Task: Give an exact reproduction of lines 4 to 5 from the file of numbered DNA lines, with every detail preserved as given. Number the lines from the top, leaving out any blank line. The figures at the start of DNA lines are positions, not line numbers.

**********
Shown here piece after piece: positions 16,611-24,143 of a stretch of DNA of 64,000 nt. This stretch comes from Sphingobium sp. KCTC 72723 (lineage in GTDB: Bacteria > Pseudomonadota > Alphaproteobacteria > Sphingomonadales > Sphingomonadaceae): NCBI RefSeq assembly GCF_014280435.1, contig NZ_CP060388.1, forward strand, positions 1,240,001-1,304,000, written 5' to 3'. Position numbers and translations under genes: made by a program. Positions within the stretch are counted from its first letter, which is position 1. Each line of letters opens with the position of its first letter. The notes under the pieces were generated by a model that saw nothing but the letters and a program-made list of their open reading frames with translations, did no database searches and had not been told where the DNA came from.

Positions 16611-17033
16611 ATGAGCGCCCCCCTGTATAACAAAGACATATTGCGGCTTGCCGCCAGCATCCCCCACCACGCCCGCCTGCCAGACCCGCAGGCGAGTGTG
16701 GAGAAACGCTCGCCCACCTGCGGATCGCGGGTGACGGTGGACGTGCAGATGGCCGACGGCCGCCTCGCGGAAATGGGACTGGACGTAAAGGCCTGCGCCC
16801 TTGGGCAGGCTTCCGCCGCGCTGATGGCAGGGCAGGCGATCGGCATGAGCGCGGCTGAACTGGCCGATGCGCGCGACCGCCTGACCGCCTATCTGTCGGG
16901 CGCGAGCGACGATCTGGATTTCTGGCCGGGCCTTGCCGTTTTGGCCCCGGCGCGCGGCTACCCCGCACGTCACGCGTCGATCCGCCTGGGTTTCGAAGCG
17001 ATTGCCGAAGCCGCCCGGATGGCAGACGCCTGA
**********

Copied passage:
16701 GAGAAACGCTCGCCCACCTGCGGATCGCGGGTGACGGTGGACGTGCAGATGGCCGACGGCCGCCTCGCGGAAATGGGACTGGACGTAAAGGCCTGCGCCC
16801 TTGGGCAGGCTTCCGCCGCGCTGATGGCAGGGCAGGCGATCGGCATGAGCGCGGCTGAACTGGCCGATGCGCGCGACCGCCTGACCGCCTATCTGTCGGG